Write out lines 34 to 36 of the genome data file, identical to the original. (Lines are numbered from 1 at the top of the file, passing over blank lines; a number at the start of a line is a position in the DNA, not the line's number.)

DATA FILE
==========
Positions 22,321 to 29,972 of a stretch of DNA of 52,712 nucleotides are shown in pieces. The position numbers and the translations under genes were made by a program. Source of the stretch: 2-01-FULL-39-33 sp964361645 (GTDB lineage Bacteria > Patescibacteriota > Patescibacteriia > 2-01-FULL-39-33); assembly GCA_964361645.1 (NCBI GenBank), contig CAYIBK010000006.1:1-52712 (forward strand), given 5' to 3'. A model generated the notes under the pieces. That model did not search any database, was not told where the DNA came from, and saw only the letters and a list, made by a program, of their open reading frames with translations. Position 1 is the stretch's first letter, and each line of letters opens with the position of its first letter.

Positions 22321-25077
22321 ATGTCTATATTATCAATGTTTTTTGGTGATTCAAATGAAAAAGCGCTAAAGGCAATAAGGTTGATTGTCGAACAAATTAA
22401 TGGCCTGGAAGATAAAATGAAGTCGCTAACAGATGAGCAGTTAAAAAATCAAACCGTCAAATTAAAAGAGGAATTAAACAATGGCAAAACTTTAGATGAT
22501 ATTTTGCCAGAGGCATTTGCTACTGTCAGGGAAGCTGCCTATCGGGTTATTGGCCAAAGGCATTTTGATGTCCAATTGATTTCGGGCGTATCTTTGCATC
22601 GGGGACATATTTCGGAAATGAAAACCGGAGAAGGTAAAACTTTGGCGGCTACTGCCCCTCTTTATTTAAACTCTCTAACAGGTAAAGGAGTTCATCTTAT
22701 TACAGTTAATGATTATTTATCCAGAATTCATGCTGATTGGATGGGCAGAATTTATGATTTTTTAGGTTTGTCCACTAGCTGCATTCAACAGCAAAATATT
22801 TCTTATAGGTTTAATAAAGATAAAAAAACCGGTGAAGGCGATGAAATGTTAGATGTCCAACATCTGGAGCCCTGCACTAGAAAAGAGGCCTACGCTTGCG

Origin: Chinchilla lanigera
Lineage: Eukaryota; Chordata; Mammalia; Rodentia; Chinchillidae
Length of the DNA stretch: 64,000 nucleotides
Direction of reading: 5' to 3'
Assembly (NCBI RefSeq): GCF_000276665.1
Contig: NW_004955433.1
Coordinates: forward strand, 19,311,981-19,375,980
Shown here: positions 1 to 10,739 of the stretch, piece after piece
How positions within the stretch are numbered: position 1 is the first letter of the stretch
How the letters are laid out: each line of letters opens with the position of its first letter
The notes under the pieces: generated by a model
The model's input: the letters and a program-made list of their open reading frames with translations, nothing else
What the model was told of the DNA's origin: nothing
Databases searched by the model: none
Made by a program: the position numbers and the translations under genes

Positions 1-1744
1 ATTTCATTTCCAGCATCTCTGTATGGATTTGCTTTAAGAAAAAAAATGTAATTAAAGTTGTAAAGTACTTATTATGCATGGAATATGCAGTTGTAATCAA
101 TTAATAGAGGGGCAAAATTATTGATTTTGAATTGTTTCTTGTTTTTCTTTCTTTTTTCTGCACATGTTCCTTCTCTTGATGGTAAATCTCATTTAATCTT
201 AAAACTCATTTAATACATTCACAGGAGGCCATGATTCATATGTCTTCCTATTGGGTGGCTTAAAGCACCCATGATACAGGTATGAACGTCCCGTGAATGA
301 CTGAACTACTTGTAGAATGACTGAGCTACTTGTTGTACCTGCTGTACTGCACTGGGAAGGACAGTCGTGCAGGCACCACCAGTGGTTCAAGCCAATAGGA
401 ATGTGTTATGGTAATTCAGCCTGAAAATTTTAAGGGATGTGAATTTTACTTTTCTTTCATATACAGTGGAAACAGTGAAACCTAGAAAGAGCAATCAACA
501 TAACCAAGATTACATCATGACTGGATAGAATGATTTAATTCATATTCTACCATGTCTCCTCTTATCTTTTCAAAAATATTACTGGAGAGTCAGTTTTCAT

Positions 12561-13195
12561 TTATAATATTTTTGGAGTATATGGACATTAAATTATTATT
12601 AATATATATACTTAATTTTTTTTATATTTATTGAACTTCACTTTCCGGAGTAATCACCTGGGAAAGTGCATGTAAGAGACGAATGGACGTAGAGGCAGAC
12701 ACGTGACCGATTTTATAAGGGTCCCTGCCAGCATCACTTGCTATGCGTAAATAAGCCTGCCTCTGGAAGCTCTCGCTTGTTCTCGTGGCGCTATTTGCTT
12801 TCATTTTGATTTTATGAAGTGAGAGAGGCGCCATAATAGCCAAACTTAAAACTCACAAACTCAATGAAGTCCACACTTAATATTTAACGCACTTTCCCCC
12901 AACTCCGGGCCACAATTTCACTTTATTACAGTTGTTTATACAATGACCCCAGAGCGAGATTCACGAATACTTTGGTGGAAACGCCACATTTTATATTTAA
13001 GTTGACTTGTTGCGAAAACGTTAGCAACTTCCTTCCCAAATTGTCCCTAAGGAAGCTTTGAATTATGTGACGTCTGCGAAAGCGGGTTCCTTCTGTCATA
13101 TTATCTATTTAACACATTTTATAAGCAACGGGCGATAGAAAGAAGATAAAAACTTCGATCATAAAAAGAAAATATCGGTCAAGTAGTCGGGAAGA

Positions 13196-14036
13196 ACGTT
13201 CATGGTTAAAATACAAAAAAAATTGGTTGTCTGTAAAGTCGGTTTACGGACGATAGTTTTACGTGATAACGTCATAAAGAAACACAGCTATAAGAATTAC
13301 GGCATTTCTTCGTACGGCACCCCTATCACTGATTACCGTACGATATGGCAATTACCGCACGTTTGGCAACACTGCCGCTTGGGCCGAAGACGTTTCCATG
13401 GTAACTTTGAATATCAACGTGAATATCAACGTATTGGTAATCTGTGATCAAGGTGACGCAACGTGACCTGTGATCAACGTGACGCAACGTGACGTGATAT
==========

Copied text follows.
12701 ACGTGACCGATTTTATAAGGGTCCCTGCCAGCATCACTTGCTATGCGTAAATAAGCCTGCCTCTGGAAGCTCTCGCTTGTTCTCGTGGCGCTATTTGCTT
12801 TCATTTTGATTTTATGAAGTGAGAGAGGCGCCATAATAGCCAAACTTAAAACTCACAAACTCAATGAAGTCCACACTTAATATTTAACGCACTTTCCCCC
12901 AACTCCGGGCCACAATTTCACTTTATTACAGTTGTTTATACAATGACCCCAGAGCGAGATTCACGAATACTTTGGTGGAAACGCCACATTTTATATTTAA